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An Alaskan athlete’s 65K roundtrip run in the Grand Canyon

Lars Arneson set the fastest known time on a 40-mile route from one side of the Grand Canyon to the other and then back again

Photo by: Grand Canyon National Park

Alaskan ultrarunner Lars Arneson recently completed a 65K run in the Grand Canyon, breaking the fastest known time (FKT) for running from one side, down into the canyon, up the other side and back again to the start. The route, known as the Grand Canyon R2R2R (rim to rim to rim), took Arneson six hours, 38 minutes, and he beat the previous FKT by a quarter of an hour. He ran at an impressive and even pace, and according to his post-run report on fastestknowntime.com, he made it to the halfway turnaround in three hours, 15 minutes before making the return trip and grabbing the official R2R2R FKT. 

As Arneson told the Anchorage Daily News (ADN), he had originally planned to travel from Alaska to Arizona to get some heat and escape the start of winter up north. Like most runners, though, he didn’t get to compete much this year, so he decided to put his fitness to the test with the R2R2R. 

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“I had a really big summer of training and no races,” he told the ADN, “and I felt like this was a good opportunity to see how I stack up with some of the best runners in the country and give myself an opportunity to put those months of training to use.” Arneson decided to go for the route’s unsupported FKT, which meant he had to carry all of his own gear, food and water. The supported R2R2R FKT belongs to Jim Walmsley, who ran the 65K route in a mind-boggling five hours, 55 minutes in 2016 (about 5:30-per-kilometre pace). The unsupported FKT was a much more achievable (but still very tough) time to beat of six hours, 53 minutes, which Dakota Jones set in 2011.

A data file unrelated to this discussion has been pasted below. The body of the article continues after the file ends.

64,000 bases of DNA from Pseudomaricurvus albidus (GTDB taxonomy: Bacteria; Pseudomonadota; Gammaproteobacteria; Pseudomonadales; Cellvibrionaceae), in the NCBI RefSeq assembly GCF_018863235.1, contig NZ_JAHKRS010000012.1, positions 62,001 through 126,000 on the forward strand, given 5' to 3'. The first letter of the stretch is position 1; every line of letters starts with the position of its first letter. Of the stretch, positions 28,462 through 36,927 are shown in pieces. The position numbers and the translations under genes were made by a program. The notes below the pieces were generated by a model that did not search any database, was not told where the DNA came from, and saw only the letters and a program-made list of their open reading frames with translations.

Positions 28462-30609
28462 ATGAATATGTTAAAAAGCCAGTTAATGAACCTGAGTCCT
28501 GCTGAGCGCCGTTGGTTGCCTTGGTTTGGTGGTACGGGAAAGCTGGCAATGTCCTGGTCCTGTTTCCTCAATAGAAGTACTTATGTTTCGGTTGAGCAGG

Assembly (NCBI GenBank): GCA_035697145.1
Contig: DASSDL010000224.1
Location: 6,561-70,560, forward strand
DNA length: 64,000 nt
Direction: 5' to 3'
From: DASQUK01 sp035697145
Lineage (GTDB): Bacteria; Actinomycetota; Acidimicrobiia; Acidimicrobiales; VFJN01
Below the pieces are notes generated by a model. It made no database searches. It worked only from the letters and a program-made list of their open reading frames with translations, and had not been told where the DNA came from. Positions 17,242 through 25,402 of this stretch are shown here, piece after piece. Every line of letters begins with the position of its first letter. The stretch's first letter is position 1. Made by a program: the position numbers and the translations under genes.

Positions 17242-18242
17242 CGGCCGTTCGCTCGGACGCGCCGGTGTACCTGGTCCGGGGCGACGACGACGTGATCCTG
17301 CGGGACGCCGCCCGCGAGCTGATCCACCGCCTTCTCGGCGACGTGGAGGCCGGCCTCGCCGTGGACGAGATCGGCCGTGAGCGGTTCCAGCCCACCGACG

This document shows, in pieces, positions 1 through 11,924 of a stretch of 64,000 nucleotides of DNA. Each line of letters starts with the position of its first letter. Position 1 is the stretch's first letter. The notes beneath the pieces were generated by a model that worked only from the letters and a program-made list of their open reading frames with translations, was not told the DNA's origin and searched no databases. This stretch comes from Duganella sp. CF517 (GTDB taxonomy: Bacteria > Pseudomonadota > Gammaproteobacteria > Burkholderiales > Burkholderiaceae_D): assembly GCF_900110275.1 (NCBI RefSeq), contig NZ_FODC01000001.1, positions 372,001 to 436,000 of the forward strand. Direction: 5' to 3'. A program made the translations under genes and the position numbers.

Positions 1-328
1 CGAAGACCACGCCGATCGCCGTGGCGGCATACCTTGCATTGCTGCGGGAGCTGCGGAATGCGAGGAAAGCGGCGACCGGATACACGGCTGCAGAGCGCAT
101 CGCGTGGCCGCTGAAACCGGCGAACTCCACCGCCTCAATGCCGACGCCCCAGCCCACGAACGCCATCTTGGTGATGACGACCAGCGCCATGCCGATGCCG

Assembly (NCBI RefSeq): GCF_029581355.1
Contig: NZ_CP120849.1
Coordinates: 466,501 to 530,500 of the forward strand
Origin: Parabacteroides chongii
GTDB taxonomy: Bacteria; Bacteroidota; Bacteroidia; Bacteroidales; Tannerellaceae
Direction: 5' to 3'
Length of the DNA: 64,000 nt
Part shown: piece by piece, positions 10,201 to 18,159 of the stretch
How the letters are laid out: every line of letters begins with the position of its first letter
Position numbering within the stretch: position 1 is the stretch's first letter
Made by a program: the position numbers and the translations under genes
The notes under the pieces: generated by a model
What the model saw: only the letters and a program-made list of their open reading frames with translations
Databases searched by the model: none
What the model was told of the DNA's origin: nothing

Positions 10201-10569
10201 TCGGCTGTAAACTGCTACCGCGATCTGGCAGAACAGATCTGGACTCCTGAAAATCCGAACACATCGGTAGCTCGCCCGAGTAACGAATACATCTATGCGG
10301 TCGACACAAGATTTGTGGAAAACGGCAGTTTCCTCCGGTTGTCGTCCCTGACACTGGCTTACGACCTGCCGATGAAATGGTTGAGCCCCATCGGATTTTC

Arneson started his run on the north rim of the canyon, early in the morning on November 20, when the temperature was just above freezing. He writes that he got a bit “turned around” at one point, but he sorted himself out and still managed to get to the south rim in decent time. His way back was much more difficult, and his legs took a beating in his descent after turning around. In total, he climbed 3,400m throughout the run, which he said really took a toll on him. 

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“I’m hobbling pretty well today,” he told the ADN the day after his run. “I’m pretty sure I’m going to lose both of my big toenails. My calves are quite painful and I have a few blisters on my right foot.” Despite dealing with that fatigue, the wear on his joints and muscles, and running out of water in the final few kilometres, Arneson managed to make it back to the Grand Canyon’s north rim with plenty of time to spare, smashing the FKT.